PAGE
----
Buying A Business In New Zealand

Buying A Business In New Zealand
The main advantage for many migrants on the Investor or Entrepreneur visa schemes is that buying an existing business includes an existing cash flow and existing customers. The advantage, however, costs a great deal more than a start-up, as sellers of existing businesses highly value the 'goodwill' they've built up over the years. An option is a franchise, with the fee to the franchiser equivalent to 'goodwill' but with a strongly established business model and a well-known name. Most importantly, when buying any existing business, professional advice is mandatory.

The rule is simple – check all the documentation linked to the business you are thinking of buying and, if you're not sure about tax or other matters, engage expert help. If the business systems are clear and effective and staff are willing to stay on, its operating principles will soon become clear. Another bonus of buying an existing business is there's no need to engage and train staff. Existing staff may even be able to improve turnover by suggesting improvements.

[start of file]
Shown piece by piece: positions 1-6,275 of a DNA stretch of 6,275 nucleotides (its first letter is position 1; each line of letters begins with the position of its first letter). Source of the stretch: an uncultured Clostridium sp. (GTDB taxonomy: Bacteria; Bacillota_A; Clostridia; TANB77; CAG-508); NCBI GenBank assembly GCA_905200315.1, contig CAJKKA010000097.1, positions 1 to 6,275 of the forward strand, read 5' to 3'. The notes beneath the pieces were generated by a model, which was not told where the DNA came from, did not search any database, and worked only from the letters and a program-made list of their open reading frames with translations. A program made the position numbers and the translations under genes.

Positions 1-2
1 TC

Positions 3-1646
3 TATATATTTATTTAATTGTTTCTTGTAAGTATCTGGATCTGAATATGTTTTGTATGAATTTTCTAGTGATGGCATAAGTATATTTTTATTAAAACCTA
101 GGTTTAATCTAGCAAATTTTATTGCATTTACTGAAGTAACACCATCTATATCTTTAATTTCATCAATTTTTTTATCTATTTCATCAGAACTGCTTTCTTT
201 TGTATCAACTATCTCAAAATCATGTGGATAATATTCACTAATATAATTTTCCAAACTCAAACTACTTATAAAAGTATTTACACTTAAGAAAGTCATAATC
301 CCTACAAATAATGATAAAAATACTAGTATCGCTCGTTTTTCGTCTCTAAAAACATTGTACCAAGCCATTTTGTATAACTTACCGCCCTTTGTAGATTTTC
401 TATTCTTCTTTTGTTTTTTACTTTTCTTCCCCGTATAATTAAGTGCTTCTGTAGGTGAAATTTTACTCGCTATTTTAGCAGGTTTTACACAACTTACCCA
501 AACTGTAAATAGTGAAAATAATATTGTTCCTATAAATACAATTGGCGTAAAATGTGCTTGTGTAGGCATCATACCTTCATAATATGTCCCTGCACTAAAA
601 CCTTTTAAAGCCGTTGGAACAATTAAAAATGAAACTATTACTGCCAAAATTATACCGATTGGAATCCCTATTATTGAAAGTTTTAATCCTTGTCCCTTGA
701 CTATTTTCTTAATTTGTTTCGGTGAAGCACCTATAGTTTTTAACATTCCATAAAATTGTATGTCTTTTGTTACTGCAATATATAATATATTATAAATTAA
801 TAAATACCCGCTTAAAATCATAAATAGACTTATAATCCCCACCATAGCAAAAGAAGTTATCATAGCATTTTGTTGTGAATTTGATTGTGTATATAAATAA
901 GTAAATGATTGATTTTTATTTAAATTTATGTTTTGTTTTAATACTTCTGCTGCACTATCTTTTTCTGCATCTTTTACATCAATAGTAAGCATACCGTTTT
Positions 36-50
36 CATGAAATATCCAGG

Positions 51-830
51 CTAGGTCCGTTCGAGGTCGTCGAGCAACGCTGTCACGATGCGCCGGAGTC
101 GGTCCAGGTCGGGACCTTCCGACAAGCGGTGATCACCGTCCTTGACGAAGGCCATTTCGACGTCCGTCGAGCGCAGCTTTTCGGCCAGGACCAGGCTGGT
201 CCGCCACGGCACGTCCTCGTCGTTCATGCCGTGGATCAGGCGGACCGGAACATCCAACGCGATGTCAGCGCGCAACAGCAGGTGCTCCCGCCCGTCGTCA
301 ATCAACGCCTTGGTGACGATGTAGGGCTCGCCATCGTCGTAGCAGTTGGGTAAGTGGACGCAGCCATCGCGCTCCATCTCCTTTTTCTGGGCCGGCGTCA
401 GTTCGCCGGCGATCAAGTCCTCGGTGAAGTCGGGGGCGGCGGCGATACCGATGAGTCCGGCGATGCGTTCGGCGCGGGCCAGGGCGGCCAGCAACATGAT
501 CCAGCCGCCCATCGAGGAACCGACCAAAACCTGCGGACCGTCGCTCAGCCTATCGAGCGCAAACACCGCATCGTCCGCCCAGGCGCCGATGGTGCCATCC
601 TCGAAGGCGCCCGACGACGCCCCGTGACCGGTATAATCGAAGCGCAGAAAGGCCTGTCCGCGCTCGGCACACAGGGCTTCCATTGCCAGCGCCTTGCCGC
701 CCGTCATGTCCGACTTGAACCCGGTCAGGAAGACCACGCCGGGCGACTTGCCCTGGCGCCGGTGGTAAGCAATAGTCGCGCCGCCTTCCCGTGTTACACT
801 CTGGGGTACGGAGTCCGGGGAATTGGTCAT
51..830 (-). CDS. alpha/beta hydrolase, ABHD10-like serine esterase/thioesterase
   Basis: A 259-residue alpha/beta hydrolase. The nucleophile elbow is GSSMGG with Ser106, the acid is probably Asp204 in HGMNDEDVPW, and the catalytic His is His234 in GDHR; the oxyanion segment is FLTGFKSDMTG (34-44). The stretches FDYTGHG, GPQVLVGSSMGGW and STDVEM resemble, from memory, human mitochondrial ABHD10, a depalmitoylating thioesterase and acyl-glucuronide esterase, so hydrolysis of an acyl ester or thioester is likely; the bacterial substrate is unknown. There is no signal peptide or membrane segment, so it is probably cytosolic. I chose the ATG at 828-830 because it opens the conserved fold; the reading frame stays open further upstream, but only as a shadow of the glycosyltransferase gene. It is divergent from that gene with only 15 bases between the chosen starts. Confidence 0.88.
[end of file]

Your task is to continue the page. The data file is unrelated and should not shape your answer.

The groundwork of initial registration of the business with the Inland Revenue will already have been accomplished, saving you the hassle, but it's a good idea to meet with the company's accountant and discuss its immediate condition. Also, before you sign anything at all, your lawyer should be consulted, especially if the business is involved in ongoing contracts.

Due diligence in investigating the business's financial standing is essential, although a confidentiality agreement may need to be signed. The business books for at least the previous three years will require an in-depth analysis and the weaknesses as well as the strengths identified. Leases, contracts, equipment included in the sale and/or stock at valuation will all need to be checked. If you decide to proceed, your lawyer should draw up the paperwork based on an accountant's valuation of the premises and their contents as business assets plus the 'goodwill' element.

It's best to have your lawyer make the initial offer, unless you've developed an excellent relationship with the seller. Special conditions relating to staff, operating licenses, trade restraints and much more will need to be identified, with expert assistance usually essential. The seller will then have to decide if your offer and its special conditions meet his needs. If they do not for any reason, then it's time to renegotiate or walk.